Supermarkets are one of our few shared spaces so far in 2021 | Blaise Tapp
In the new order of life in the early 2020s, going to the supermarket now constitutes a day out – even though that would be strictly against the rules.
Unless you wear scrubs to work or are elderly enough to be vaccinated, a trip to Aldi, Tesco or, if you are fussy about where you get your falafel from, Waitrose, will be one of the few times you are allowed to venture beyond your front garden between now and Easter, If we are lucky.
I’m the first person to admit that I’m not a normal bloke – hanging doors or chewing the fat with blokes called Barry or Kev about sumps and torque are not things I either like doing or am indeed capable of.
Now that there is as much chance of me going to the match this season as there is of the EU building a statue of Nigel Farage in central Brussels, the only pastime that I am able to indulge in right now is going to the shops.
Shopping for food is something I’ve always enjoyed doing, probably something to do with my previous life as a neanderthal hunter-gatherer, much to the chagrin of Mrs Tapp, who accuses me of sloping off for a couple of hours every weekend.
I’ve long enjoyed my weekly ‘big shop’, sometimes aided by a comprehensive, if not legible, list and sometimes done on a whim.
Either way, I’ve traditionally taken my time, carefully eyeing up the freshest produce, while working out what my slightly better than average culinary skills could rustle up.
But now the fun has been taken out of shopping, with popular opinion dictating that stocking up on groceries is no longer something to be enjoyed as we are living through a pandemic, don’t you know, meaning that it is viewed by many as a purely functional activity, one that should be done without a smile – not that anybody would know in these days of compulsory mask wearing.
Signs are now displayed outside of most essential shops, reminding those who venture in that shopping these days is now considered to be a solitary pursuit and must be done with a face covering and a commitment to not venturing a swung cat’s distance from the nearest human being.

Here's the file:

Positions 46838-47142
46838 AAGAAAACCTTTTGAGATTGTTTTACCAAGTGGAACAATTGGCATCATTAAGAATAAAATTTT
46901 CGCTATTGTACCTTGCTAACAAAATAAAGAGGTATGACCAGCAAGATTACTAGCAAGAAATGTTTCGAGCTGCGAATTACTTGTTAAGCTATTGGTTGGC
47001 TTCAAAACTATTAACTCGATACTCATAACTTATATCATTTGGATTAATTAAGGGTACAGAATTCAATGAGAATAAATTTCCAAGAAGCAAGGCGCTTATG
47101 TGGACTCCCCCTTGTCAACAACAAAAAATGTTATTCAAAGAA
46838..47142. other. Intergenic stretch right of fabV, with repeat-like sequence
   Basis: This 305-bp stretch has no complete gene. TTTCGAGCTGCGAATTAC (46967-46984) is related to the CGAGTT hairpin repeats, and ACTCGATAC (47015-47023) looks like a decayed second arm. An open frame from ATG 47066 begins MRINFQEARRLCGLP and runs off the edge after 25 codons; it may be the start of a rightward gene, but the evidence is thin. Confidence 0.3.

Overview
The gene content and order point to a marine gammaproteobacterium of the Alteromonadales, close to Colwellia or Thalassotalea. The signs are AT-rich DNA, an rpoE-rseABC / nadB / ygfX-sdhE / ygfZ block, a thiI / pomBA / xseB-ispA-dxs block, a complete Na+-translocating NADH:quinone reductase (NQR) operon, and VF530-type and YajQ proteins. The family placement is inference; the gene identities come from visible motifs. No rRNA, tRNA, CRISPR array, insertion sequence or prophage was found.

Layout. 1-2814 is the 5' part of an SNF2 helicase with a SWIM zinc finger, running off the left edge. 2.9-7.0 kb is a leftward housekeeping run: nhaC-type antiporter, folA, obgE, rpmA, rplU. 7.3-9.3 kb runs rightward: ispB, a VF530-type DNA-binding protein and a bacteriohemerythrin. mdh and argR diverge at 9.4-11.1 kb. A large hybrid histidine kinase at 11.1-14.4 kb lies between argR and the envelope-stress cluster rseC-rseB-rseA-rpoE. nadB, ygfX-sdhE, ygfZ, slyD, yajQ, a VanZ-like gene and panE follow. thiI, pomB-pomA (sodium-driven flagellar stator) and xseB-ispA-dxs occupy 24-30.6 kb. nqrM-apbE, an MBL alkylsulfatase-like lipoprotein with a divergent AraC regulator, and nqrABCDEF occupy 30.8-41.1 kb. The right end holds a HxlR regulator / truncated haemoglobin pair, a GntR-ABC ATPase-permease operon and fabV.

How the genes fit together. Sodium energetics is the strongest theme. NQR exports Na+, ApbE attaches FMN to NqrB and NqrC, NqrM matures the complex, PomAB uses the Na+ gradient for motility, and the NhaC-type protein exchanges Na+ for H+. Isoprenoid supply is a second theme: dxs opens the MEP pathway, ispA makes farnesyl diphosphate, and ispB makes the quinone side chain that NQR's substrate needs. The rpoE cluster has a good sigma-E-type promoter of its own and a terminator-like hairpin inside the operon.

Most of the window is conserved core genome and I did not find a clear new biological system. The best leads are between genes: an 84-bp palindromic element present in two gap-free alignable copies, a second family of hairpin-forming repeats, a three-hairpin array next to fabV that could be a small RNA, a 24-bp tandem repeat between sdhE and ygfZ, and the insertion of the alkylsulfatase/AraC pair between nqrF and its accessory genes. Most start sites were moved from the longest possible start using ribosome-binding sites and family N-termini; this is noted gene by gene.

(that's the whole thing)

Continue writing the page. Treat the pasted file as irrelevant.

Now that pretty much everything else is shut, supermarkets, other essential shops and garden centres are the only places left to visit during Lockdown the Third, meaning that they will be the only places that many of us will run the risk of catching coronavirus.
That fear itself should focus the mind of most people with half a brain cell meaning that anybody other than a tinfoil hat wearer will comply with the rules.
We are told to act like we have the virus and in most cases the people I have shared a socially distanced aisle with are doing just that – giving other shoppers a wider berth than perhaps they might have done in months gone by.
In the places I have visited lately, there has been a marked reduction in the amount of reaching across of other shoppers and patience seems to be a theme of the early weeks of 2021.
Yes, there is still a bit too much touching and putting back of goods for my liking but, in fairness, it can be tricky to get the right sort of fish on the third shelf up if you are not six foot plus, so I for one am trying my hardest not to judge.
With the end now in sight, patience and kindness ought to be the defining characteristic of at least the first half of this year, with the only place most of us can express this being our local shop or supermarket.
Yes, it might be irritating if the bloke in front of you breaks with convention and turns around his trolley to buy the pink lady apples he’s forgotten but we are all only human and we’ll be out of this soon.
A message from the Editor, Mark Waldron
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